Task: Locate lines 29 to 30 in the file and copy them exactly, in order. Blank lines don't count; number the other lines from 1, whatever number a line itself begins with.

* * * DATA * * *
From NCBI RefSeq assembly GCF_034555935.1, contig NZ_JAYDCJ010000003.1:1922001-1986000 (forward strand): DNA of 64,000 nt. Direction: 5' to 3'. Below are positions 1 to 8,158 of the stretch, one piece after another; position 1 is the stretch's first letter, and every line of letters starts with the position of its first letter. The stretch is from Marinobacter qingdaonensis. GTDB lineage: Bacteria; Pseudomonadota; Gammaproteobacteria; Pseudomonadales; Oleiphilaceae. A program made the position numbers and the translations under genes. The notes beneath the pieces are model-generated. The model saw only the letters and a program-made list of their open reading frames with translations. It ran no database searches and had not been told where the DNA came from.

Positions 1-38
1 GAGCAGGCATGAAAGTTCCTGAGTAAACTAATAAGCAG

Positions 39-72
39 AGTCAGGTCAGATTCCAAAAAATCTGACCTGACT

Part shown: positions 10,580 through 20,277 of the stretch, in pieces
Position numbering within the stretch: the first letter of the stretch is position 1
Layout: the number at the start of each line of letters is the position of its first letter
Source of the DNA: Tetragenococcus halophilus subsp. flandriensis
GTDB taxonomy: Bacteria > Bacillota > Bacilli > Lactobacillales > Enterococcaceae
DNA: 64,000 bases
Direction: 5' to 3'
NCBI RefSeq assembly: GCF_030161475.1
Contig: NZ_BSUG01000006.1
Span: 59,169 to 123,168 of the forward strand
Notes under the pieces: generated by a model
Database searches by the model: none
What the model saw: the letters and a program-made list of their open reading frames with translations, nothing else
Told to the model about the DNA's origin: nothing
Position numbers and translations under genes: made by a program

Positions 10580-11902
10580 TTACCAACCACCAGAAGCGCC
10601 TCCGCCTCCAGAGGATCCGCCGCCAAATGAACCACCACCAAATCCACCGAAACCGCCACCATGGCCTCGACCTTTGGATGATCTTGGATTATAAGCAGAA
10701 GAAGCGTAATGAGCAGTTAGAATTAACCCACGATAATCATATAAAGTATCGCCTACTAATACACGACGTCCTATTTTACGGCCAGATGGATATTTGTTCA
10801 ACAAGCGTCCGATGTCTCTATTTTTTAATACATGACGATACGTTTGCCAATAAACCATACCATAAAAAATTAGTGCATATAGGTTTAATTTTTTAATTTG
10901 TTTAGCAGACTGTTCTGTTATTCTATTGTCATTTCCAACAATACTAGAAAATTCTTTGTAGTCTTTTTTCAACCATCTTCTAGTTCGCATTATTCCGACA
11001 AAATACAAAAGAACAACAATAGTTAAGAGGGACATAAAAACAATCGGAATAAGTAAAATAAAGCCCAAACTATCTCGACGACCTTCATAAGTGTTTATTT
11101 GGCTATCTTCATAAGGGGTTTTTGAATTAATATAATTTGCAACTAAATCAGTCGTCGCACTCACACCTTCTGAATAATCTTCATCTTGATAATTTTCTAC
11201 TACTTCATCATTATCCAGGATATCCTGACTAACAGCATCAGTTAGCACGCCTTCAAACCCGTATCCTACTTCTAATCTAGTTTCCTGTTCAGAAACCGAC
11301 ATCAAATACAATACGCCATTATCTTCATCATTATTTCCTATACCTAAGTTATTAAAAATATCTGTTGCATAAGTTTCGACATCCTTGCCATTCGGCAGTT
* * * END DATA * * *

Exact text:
11201 TACTTCATCATTATCCAGGATATCCTGACTAACAGCATCAGTTAGCACGCCTTCAAACCCGTATCCTACTTCTAATCTAGTTTCCTGTTCAGAAACCGAC
11301 ATCAAATACAATACGCCATTATCTTCATCATTATTTCCTATACCTAAGTTATTAAAAATATCTGTTGCATAAGTTTCGACATCCTTGCCATTCGGCAGTT